PHOENIX — As we work to find out if, and when, students will return to the classroom, the State Board of Education is considering some changes to make it easier for school districts to offer online instruction next school year.
Right now only 70 of the more than 200 public school districts in Arizona are authorized to offer online courses, or online schools. However, with so much still unknown, several districts have already shown interest in establishing new online programs or expanding what they already have.
"Districts are looking at their contingency plans and I think that they're trying to make a multitude of plans so that they know what to expect in any given circumstance," said Alicia Williams, executive director for the State Board of Education.
The current process looks like this:
-The application window goes from July or August, through the end of October
-The review must include an in-person or virtual demonstration
-Between January and March, the Board approves applications for the following school year
If approved, the process would change for this upcoming school year only:
-The application window would open May 19 and go through July 1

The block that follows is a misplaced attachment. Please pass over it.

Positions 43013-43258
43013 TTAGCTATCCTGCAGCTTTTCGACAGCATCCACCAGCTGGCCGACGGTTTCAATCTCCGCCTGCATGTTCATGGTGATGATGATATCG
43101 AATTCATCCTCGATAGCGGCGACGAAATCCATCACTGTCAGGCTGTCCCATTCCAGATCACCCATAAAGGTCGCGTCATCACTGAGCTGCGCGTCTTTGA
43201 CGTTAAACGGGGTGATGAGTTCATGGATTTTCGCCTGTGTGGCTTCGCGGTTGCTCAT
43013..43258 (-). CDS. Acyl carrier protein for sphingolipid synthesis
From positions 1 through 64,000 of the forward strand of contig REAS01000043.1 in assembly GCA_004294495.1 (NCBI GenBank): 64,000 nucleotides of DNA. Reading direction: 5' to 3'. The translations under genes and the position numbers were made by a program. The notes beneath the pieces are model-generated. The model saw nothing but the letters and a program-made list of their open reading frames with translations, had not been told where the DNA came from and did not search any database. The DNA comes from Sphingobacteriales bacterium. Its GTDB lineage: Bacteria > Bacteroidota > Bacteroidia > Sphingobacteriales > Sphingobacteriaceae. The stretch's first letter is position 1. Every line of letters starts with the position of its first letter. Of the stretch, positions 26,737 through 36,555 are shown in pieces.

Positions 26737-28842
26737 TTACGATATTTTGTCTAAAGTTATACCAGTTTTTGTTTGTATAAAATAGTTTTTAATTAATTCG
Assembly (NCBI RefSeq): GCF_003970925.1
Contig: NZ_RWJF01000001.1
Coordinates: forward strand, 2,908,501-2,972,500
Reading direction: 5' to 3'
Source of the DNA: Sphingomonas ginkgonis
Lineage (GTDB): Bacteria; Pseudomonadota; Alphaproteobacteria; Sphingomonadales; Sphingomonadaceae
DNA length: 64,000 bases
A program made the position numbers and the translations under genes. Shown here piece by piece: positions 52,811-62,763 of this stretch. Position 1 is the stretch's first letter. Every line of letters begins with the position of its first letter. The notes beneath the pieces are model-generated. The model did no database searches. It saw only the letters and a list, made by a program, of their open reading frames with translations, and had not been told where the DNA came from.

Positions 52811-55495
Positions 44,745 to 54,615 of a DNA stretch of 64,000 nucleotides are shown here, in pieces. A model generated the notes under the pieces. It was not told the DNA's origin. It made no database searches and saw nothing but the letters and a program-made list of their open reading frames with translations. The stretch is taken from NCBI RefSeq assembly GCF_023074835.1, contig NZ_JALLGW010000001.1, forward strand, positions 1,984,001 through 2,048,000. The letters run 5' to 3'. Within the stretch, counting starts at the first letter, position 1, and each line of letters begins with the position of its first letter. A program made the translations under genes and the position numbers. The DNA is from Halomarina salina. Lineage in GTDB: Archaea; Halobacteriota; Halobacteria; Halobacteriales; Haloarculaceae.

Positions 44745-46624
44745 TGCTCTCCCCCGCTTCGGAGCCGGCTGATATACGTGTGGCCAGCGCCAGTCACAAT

-The review may not include an in-person or virtual demonstration
-The Board will approve applications for the 2020-2021 school year during a special meeting in July or August
ABC15 reached out to the Department of Education to ask if this signals students will continue learning from home next school year. We received the following statement from department officials.
"The best place for learning for most students is in the classroom, but given the unpredictable public health situation, we must plan for all types of contingencies, including the need for remote learning options, and hybrid models that utilize in-person and virtual instruction that can work for all students."
The Board is expected to vote on the changes Monday. This only applies to public school districts as charter schools have to go through their own state board.